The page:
Cut of oil imports come after US efforts to persuade Asian buyers to comply with Washington's sanctions
China and South Korea are likely to qualify for exemptions in the coming months
Iran oil production has fallen to a 10-year low and could drop further
China, South Korea and Japan dramatically cut their oil imports from Iran in February following intense US efforts to persuade Asian buyers to comply with Washington sanctions on Iran’s central bank.
Asian countries are collectively the biggest buyers of Iranian crude oil, accounting for about 65 per cent of Tehran’s sales, but their responses to Washington’s sanctions campaign have been mixed. China and India have both resisted the US and EU sanctions on Iran, whereas Japan and Korea have broadly committed to follow the US lead.
Pressure on China, South Korea and India to further reduce their imports of Iranian oil intensified this week when Hillary Clinton, US secretary of state, announced that Japan and ten European countries had qualified for exemptions from US penalties on institutions that deal with Iran’s central bank. These 11 countries had “significantly reduced” the volume of crude they purchased from Iran, according to Mrs Clinton’s statement.
Although China and South Korea were left off the exemption list, the trade data suggest that both countries are on track to qualify for exemptions in coming months, according to analysts. The drop in February imports comes after several Asian countries, including China and Japan, cut their imports of Iranian crude in January.
China, the biggest buyer of Iranian crude, usually accounts for one-fifth of Iran’s crude exports but in February China’s purchases plummeted to 290,000 barrels a day, a 40 per cent drop from the previous year. South Korea’s imports of Iranian oil fell 16 per cent in February from the previous month to 5.9m barrels, a slight increase from the same month a year earlier but below monthly averages in 2011. South Korea’s monthly import data tends to be highly volatile.
The value of Japan’s total imports from Iran fell 34 per cent in February from the previous year. Crude oil makes up the great majority of Japan’s imports from Iran, although Japan does not specifically disclose its oil purchases from Iran.
Iran oil production has fallen to a 10-year low and could drop further as sanctions over its nuclear programme disrupt an industry already suffering from years of under-investment. Tehran produced 3.38m b/d in February, according to the International Energy Agency, the lowest level since late 2002.
Despite China’s obvious drop in Iranian oil purchases, Beijing is officially firmly opposed to the US and European Union sanctions.
“The market perception is that the drop in crude imports from Iran is not a signal that China is following US/EU sanctions, but more related to pricing issues that were being worked out at the time,” said Soozhana Choi, head of Asia commodities research at Deutsche Bank. “It is likely that we will see a rebound in Iranian oil supply to China in subsequent months.”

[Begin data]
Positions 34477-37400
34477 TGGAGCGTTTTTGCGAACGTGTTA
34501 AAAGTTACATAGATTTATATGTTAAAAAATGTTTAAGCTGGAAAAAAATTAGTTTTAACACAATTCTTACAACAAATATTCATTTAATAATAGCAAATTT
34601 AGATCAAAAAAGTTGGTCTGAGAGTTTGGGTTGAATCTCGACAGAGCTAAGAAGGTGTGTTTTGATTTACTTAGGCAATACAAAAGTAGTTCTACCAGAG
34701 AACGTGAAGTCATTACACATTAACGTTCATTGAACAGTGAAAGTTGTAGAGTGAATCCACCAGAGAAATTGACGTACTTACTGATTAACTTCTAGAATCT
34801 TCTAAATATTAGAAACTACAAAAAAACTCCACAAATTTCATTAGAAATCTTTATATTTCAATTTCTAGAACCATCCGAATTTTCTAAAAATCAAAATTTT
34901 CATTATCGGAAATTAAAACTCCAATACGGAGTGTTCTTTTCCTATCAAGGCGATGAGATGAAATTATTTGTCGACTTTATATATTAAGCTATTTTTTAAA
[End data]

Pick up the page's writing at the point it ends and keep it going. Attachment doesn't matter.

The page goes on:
According to a senior academic, China does not want to give the impression that it is caving in to US pressure. Li Weijian, a Middle East specialist at the Shanghai Institute for International Strategic Studies, said: “The reason China cut imports from Iran is not because of the sanctions. We hope the US doesn’t see this as a result of their pressure and try to use this in future.”
Nevertheless analysts say China’s cut in imports put it in line to receive a waiver from the US, similar to the one announced this week for Japan.
South Korea is in ongoing talks with the US about cutting its oil purchases from Iran and receiving a waiver, but has not committed to a specific reduction target. India, which accounts for about 12 per cent of Iranian crude sales, has not yet disclosed its February purchases of Iranian crude. In January India’s imports of Iranian crude rose 19 per cent from the previous year.
Before the threat of sanctions, Showa Shell Sekiyu was Japan’s largest importer of oil from Iran, with about 100,000 b/d from Iran. A spokesman said he could not disclose any details on the renewal of annual contracts with Iranian suppliers, but that Showa Shell would “reduce import volumes, according to the agreement between the Japanese and the US government.”
China’s two biggest importers of Iranian crude are Sinopec and Zhuhai Zhenrong, which are both state-owned. Sinopec could not be reached for comment. Zhuhai Zhenrong declined to comment.
Ben McLannahan in Tokyo and Christian Oliver in Seoul and Javier Blas in London